# Why do the $2$-Selmer ranks of $y^2 = x^3 + p^3$ and $y^2 = x^3 - p^3$ agree?

I was playing around with sage, when I found that the Mordell-Weil ranks (over $$\mathbb{Q}$$) of the elliptic curves $$y^2=x^3+p^3$$ and $$y^2=x^3-p^3$$ almost always agree, for $$p$$ prime. The first few exceptions occur at $$p=37$$, $$p=61$$, $$p=157$$, $$p=193$$, $$\ldots$$. This pattern struck me as odd, since the two curves are non-isogenous over the ground field, so why would their ranks be correlated?

After some reflection and further experimentation, I found out that if one looks instead at the $$2$$-Selmer ranks, there is even a stronger pattern: they seem to agree for all primes $$p>2$$.

I verified this using the following code, written in sage:

for p in primes(100):
E1 = EllipticCurve(QQ,[0,p^3])
E2 = EllipticCurve(QQ,[0,-p^3])
print("p = "+QQ(p).str()+":"),
rank1 = E1.selmer_rank()
rank2 = E2.selmer_rank()
print([rank1,rank2])


which gives

p = 2: [2, 1] p = 3: [1, 1] p = 5: [1, 1] p = 7: [2, 2] p = 11: [2, 2]
p = 13: [1, 1] p = 17: [1, 1] p = 19: [2, 2] p = 23: [2, 2] p = 29: [1, 1]
p = 31: [2, 2] p = 37: [3, 3] p = 41: [1, 1] p = 43: [2, 2] p = 47: [2, 2]
p = 53: [1, 1] p = 59: [2, 2] p = 61: [3, 3] p = 67: [2, 2] p = 71: [2, 2]
p = 73: [1, 1] p = 79: [2, 2] p = 83: [2, 2] p = 89: [1, 1] p = 97: [1, 1]


I have been trying to prove this by following a case distinction according to the residue class of $$p$$ modulo $$12$$, and performing a partial $$2$$-descent for each case, but I keep getting distracted by the thought that there must be a neater explanation that I'm missing. Hence my question:

Is there?

Edit: It might be useful to note that similar Sage experiments suggest that also (a) the $$2$$-Selmer ranks of the elliptic curves $$y^2=x^3 \pm p$$ and $$y^2=x^3 \mp p^5$$ agree for all $$p>2$$ and (b) the $$2$$-Selmer ranks of the elliptic curves $$y^2=x^3 \pm p^2$$ and $$y^2=x^3 \mp p^4$$ agree tot all $$p>2$$.

In fact, here's a conjecture, also born out by computer experiments, which goes even further and subsumes all cases mentioned before:

Conjecture. Let $$a$$ be an odd jnteger. Then the $$2$$-Selmer ranks of the elliptic curves $$y^2=x^3 + a$$ and $$y^2=x^3-a^{-1}$$ (which of course is isomorphic to $$y^2=x^3 - a^5$$) are equal.

We get the original statement with $$a=p^3$$, we get (a) with $$a=\pm p$$, and (b) with $$a=\pm p^2$$.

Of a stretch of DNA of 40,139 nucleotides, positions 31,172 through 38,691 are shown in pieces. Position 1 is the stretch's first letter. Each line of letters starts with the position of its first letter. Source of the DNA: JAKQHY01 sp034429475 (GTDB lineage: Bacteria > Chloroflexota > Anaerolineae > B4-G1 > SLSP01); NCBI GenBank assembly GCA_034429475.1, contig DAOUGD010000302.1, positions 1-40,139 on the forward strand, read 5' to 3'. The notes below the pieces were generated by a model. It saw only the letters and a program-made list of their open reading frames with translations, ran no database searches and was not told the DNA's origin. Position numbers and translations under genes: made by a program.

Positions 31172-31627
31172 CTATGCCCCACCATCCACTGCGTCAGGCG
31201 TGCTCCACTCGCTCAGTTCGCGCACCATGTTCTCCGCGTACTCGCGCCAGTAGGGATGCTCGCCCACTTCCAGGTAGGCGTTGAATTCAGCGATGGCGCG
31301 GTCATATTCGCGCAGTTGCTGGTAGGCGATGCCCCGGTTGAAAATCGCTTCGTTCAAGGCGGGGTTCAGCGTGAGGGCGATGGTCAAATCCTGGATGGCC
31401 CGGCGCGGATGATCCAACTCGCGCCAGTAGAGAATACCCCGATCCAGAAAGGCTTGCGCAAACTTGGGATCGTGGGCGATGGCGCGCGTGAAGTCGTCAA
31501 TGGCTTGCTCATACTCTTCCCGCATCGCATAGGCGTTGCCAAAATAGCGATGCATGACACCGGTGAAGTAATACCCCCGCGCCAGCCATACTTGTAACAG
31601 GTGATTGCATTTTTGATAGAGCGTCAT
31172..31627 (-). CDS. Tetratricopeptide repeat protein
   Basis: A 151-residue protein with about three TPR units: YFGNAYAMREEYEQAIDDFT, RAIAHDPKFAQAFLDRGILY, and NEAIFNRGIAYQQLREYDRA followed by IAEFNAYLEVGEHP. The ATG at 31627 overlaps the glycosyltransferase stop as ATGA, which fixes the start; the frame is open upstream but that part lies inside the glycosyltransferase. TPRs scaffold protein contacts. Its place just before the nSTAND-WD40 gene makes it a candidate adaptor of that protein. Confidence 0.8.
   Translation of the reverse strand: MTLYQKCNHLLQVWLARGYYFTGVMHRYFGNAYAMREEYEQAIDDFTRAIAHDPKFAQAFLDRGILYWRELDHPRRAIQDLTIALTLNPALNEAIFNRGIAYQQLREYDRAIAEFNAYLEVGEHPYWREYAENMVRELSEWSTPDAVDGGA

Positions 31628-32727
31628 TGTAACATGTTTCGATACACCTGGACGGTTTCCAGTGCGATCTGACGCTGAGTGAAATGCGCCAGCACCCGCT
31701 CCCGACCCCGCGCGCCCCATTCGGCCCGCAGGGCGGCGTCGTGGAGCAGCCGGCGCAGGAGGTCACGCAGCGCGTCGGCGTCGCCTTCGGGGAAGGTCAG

• Both groups live in ${\mathbb Q}(\sqrt{-3})^\times$ mod squares. Did you check whether the groups are actually equal as subgroups of this quotient? Jan 8 '16 at 20:45
• No, but that's a good idea. What I did do was checking whether a certain more easily checkable consequence of (both groups being equal as subgroups of $\mathbb{Q}(\sqrt{-3})^\times/\mathbb{Q}(\sqrt{-3})^{\times 2}$) held, and it did. Jan 8 '16 at 21:05
• Since the two elliptic curves are quadratic twists of each other (by the quadratic character cut out by $\mathbb{Q}(\sqrt{-1})$), their 2-torsion subgroups are canonically isomorphic as Galois modules, so one can identify $H^1(\mathbb{Q},E_1)$ with $H^1(\mathbb{Q},E_2)$. The respective 2-Selmer groups are therefore subgroups of this common overgroup, given by (potentially different) local conditions. By Mazur-Rubin, Ranks of twists of elliptic curves and Hilbert’s tenth problem, Lemma 2.10, the local conditions are equal at all places except possibly 2, 3, and $p$. contd... Jan 8 '16 at 23:37
• ... One could try to analyse carefully what happens to the local conditions at those remaining places under twisting, which should lead to a comparison of the 2-Selmer ranks. Jan 8 '16 at 23:40
• No, I would not necessarily expect the local conditions at 2, 3, and $p$ to be the same for the two curves. But if you get lucky, then the twisting changes these conditions in "opposite directions", so that the Selmer rank does not change in the end. As I say, this would actually require careful analysis. Jan 9 '16 at 11:15

• Yes, I noticed they are quadratic twists; in particular, all the pairs become isomorphic over fields containing $\sqrt{-1}$. However, I do not see how that helps out a lot... Jan 8 '16 at 20:59
The (Selmer) ranks of the isogenous twists $$y^2=x^3+D$$ and $$y^2=x^3-27D$$ satisfy various relations that often mean the ranks are equal (or differ by 1). I realize these are not the pairs you're studying, but the theory, and especially the techniques, might well be applicable. (Actually, if you work over $$\mathbb Q(\sqrt3)$$, then $$y^2=x^3-27D$$ is isomorphic to $$y^2=x^3-D$$, so that would be your situation.) Here are a couple of references to get you started, they'll contain information about how the problem has been approached.